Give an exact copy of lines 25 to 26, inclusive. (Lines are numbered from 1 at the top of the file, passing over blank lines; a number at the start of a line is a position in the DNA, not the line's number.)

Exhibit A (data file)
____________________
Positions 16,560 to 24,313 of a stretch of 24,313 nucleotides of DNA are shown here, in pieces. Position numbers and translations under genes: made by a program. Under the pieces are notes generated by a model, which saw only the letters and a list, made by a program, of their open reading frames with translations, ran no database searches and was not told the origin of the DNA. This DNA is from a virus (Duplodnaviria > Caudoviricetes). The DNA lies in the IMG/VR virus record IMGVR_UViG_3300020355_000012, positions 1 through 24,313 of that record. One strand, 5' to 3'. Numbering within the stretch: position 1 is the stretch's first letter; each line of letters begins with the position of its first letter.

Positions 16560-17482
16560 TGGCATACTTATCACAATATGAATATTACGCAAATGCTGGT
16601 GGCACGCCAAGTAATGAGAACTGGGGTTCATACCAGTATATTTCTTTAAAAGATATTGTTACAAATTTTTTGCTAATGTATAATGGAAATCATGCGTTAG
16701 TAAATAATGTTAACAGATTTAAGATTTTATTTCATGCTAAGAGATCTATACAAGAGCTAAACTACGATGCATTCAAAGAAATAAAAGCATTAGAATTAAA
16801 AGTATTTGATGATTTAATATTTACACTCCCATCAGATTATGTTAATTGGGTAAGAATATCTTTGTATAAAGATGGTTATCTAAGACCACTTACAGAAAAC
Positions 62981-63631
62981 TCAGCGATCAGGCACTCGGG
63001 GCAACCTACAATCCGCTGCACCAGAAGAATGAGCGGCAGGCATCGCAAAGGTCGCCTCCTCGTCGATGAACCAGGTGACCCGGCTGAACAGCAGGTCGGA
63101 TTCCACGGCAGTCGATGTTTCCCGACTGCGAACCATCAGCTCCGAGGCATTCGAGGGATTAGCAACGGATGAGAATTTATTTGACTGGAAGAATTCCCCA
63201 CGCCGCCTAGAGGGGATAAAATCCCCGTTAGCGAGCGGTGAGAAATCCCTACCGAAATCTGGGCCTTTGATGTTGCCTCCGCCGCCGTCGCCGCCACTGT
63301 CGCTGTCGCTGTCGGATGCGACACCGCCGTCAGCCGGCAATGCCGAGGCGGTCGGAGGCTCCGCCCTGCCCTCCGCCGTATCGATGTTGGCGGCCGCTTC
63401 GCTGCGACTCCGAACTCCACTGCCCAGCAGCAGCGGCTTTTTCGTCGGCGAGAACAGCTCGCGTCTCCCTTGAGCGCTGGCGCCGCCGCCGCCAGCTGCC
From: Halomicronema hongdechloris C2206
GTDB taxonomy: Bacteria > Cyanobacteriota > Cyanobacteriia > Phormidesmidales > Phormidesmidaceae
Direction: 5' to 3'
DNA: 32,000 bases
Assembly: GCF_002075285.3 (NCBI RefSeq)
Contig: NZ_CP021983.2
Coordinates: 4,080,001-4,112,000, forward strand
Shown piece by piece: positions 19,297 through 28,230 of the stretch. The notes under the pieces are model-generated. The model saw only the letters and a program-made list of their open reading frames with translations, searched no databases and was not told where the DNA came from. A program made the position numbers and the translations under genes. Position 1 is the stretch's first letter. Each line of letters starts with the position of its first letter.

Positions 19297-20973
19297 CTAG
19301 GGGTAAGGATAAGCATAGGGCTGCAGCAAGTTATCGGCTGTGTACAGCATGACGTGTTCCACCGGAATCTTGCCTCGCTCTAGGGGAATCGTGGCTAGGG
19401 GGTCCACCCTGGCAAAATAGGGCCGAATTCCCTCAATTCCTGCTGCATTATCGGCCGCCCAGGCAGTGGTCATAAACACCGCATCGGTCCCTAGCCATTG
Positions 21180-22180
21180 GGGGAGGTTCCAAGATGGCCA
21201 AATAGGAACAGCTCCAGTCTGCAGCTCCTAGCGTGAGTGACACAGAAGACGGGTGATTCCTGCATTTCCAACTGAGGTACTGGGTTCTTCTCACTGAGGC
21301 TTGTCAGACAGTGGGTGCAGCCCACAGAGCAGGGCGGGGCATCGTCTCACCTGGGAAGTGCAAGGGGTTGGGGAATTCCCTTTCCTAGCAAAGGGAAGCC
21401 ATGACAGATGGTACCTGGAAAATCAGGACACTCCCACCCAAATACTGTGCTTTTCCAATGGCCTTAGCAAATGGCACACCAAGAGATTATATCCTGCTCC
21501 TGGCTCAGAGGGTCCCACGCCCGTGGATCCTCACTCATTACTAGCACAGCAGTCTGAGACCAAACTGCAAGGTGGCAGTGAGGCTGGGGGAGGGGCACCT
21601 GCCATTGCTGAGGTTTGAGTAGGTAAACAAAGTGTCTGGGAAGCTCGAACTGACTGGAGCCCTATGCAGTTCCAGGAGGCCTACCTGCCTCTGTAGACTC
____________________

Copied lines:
19401 GGTCCACCCTGGCAAAATAGGGCCGAATTCCCTCAATTCCTGCTGCATTATCGGCCGCCCAGGCAGTGGTCATAAACACCGCATCGGTCCCTAGCCATTG
Positions 21180-22180